Rwanda continues to heal from the scars of the genocide and fighting of 1994. MCC funds and workers support Friend's Peace House, a Kigali-based Evangelical Friends organization which operates a peace library, helps former prisoners reintegrate into society by doing volunteer work and facilitates widely praised women’s groups whose members are drawn from sides that fought each other during Rwanda’s genocide. MCC funds also support a school for street children and adolescents and a variety of Rwandan churches involved in teaching peace and reconciliation.
MCC has worked in Somalia in areas such as education, health and peace, beginning in 1972. However, because of the conflict, violence and instability that has wracked Somalia for years, MCC personnel have not been able to visit partners or projects in Somalia for five years, and MCC currently has no program work within Somalia. MCC continues to explore the possibility of future work in Somalia. In response to the East Africa drought, MCC also is actively exploring ways to support refugees from Somalia in neighboring countries such as Kenya.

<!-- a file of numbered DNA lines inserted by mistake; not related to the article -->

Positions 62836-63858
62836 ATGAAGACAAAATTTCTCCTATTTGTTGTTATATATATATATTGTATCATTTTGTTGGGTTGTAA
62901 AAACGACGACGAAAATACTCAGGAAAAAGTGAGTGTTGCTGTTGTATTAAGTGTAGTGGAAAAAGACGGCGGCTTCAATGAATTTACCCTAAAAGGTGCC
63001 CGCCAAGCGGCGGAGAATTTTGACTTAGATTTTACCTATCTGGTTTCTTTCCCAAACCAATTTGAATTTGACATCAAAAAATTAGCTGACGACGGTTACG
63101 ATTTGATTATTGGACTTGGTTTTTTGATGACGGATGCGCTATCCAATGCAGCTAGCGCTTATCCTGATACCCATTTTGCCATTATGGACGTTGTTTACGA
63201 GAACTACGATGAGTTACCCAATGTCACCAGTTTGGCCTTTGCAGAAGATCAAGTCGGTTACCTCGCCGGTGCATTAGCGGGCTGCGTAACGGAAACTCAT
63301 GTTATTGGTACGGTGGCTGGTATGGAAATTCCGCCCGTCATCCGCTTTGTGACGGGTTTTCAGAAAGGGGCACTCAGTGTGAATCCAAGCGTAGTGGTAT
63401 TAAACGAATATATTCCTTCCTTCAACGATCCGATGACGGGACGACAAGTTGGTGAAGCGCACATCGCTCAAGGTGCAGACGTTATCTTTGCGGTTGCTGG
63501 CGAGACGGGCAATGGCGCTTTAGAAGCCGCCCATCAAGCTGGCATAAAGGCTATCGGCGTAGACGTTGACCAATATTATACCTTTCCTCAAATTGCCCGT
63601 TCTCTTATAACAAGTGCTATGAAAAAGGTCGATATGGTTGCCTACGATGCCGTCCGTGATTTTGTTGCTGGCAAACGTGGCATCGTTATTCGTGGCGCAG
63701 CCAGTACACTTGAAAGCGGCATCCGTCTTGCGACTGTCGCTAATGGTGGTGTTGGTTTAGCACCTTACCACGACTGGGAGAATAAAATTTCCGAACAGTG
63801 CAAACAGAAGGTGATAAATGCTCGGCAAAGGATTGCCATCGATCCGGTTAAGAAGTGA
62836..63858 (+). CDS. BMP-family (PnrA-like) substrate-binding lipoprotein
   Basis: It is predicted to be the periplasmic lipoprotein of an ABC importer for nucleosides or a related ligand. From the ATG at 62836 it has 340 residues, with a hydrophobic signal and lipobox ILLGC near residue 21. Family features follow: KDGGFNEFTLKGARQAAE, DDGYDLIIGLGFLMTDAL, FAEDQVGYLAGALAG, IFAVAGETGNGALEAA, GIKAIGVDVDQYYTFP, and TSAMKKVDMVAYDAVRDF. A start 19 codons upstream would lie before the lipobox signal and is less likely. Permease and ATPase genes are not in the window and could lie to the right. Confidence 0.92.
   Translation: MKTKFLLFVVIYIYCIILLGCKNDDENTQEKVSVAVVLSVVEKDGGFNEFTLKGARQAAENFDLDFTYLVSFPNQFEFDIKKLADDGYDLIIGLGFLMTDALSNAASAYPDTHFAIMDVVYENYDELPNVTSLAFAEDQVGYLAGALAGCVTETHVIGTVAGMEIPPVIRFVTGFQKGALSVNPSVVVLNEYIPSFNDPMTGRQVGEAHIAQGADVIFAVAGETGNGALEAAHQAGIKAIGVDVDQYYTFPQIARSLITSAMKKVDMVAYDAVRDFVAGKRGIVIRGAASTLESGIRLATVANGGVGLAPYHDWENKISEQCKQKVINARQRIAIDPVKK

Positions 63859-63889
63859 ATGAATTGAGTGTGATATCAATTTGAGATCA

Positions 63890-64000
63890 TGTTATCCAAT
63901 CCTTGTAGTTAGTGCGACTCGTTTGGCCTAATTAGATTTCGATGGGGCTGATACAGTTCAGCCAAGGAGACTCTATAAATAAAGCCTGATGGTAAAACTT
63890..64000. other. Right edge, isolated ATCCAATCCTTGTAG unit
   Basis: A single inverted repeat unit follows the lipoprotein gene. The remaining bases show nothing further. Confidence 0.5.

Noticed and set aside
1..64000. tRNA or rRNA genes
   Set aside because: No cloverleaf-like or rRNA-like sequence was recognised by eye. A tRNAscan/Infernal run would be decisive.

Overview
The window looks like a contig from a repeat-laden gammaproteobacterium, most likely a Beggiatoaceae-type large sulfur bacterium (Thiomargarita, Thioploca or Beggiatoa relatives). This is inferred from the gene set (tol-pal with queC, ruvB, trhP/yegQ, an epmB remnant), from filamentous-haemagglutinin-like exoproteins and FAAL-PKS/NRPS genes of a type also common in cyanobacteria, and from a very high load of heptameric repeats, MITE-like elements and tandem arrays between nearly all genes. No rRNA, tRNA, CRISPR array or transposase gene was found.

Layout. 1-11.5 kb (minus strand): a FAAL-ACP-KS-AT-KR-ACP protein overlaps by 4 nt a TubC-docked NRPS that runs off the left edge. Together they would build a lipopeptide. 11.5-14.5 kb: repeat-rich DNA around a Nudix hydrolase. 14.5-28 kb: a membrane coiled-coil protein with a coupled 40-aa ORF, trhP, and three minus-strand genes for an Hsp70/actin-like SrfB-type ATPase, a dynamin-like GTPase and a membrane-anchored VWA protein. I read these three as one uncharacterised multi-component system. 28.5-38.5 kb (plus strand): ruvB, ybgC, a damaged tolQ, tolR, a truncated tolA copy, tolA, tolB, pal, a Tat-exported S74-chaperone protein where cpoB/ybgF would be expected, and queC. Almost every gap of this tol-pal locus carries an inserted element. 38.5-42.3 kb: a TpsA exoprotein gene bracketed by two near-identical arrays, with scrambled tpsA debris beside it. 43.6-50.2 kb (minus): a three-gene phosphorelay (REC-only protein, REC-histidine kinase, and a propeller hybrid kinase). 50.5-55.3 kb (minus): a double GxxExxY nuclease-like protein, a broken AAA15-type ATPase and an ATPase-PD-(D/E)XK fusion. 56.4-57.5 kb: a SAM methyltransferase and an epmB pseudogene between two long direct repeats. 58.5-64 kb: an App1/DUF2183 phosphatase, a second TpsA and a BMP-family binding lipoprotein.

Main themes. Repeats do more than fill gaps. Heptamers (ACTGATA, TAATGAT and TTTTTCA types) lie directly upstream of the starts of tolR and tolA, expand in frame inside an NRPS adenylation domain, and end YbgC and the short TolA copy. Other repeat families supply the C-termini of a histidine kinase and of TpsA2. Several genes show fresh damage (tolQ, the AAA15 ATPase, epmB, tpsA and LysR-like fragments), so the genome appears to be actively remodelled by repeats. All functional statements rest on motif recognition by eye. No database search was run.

While South Africa has an emerging middle class and abundant natural resources, daunting economic inequalities remain from the apartheid era. Through Global Family, MCC provides assistance to preschools in Eastern Cape Province, South Africa’s poorest province, and to a child care center in Durban for refugee and inner city children. A Global Family project in Johannesburg reaches orphans and children with HIV and AIDS. Other projects support community health workers and HIV and AIDS care in Johannesburg, in Soweto and in rural Zululand. South Africa serves as a base for MCC’s regional peace work in Africa, including peace trainings for pastors and church leaders.